Sum of Its Parts

As we left London a couple days ago, I thought to myself: How can I leave this city? Even though we’d had unlucky mishaps, I’d fallen in love with London and its inhabitants, its food, its old buildings, and its historical sites mixed in with new wonders. Now, as we prepare to leave Amsterdam tomorrow, I’m having that feeling magnified by 10. I don’t know how I can stand leaving the cobblestone streets with their sweeping canals, the way we can walk anywhere, and with no destination in mind still see so much.

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I had no idea Amsterdam was a bike city! They get around on these cute bikes, mopeds, and a very few have cars

Today, we witnessed a combination of events that few can say they’ve experienced. Despite a lack of planning for this on our part, it was their huge Pride Parade. And even though I haven’t been to a Pride Parade/Celebration before (I always miss the one in San Francisco), I doubt that any come close to Amsterdam.

After breakfast this morning, we ventured to the canal two streets away, and were met with a wave of color, noise, and people. Lining the canal to the right and left were people sitting, standing, dancing, and drinking. The lucky locals were in their boats parked on the canal sides, partying harder than anyone else. Pink was everywhere, while certain boats stuck to a theme. We watched a boat overflowing with people in a tropical theme – some took it as far as dressing up as bright birds – as they pulled out the biggest bottle of Absolut Vodka I’ve ever seen and proceeded to pour shots for the entire boat. As the parade came down the river toward us, we realized we needed to leave for our special date… with Anne Frank.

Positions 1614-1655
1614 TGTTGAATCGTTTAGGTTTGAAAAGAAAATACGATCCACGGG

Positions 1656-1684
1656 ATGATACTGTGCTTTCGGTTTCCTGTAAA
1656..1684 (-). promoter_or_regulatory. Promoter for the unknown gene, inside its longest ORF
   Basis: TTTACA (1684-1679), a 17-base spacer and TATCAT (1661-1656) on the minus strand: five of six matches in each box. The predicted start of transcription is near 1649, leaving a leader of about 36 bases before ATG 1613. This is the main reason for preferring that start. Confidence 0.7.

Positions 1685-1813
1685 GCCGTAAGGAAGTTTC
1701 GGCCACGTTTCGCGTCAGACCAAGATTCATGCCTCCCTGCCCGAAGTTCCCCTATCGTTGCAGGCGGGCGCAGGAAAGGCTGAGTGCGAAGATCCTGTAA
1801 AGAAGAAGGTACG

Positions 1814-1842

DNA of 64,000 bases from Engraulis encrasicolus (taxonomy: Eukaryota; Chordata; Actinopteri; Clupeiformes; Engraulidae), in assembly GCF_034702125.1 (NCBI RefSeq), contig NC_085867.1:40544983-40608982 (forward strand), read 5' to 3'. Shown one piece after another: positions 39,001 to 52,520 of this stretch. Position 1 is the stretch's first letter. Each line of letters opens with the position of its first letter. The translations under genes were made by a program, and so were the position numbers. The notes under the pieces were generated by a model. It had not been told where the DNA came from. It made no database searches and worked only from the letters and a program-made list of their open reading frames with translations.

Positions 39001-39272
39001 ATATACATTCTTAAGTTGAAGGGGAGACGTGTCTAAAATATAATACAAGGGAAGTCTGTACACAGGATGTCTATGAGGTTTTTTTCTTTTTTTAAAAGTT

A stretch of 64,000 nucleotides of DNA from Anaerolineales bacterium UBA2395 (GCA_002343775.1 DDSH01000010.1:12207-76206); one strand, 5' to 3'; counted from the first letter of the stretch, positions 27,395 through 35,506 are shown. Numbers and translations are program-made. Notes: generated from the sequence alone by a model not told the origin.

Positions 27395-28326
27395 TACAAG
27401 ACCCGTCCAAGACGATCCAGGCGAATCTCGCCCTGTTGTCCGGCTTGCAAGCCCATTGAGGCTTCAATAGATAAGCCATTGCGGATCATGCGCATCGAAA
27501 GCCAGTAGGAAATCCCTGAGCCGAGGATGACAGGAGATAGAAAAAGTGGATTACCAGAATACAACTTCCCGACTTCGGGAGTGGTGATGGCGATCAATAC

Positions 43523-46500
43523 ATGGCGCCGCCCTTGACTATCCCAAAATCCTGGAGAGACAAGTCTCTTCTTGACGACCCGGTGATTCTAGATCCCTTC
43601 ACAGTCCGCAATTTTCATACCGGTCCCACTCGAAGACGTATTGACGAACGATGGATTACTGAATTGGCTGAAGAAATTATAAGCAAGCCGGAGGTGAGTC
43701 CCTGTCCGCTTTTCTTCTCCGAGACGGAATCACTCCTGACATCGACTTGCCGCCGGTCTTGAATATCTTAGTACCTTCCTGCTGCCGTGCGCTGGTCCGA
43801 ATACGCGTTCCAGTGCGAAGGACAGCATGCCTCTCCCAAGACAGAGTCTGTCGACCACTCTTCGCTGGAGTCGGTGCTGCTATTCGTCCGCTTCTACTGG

This was what the entire length of the canal looked like – and it’s a couple miles long!

I would hope that Anne would approve of us visiting her house on this day. If there’s anything I learned from walking through the three small rooms that hid her and 7 other people (and I learned much, felt much, and reflected much), it’s that a lot of people suffered so that others could progress. From her writings, I could see the way that oppression and hate had touched this innocent girl, yet it hadn’t broken her spirit, it hadn’t broken her. She grew up much faster than any teenage girl should have to grow up, yet she never gave up hope that she would survive the concentration camps, the war, the Nazis. As I read what she had written, 72 years ago, a quote by Emily Dickinson resonated within me:

Hope is the thing with feathers
That perches in the soul,
And sings the tune without the words,
And never stops at all

       – Emily Dickinson

As we walked around and let the walls tell us their stories, the sounds of the party outside randomly filtered in. The juxtaposition of somber, violent history against jubilant celebration of equality and love was nearly overpowering, and definitely humbling. I couldn’t help but think how far we have come, and yet how far we have to go as there are those who choose hate over love.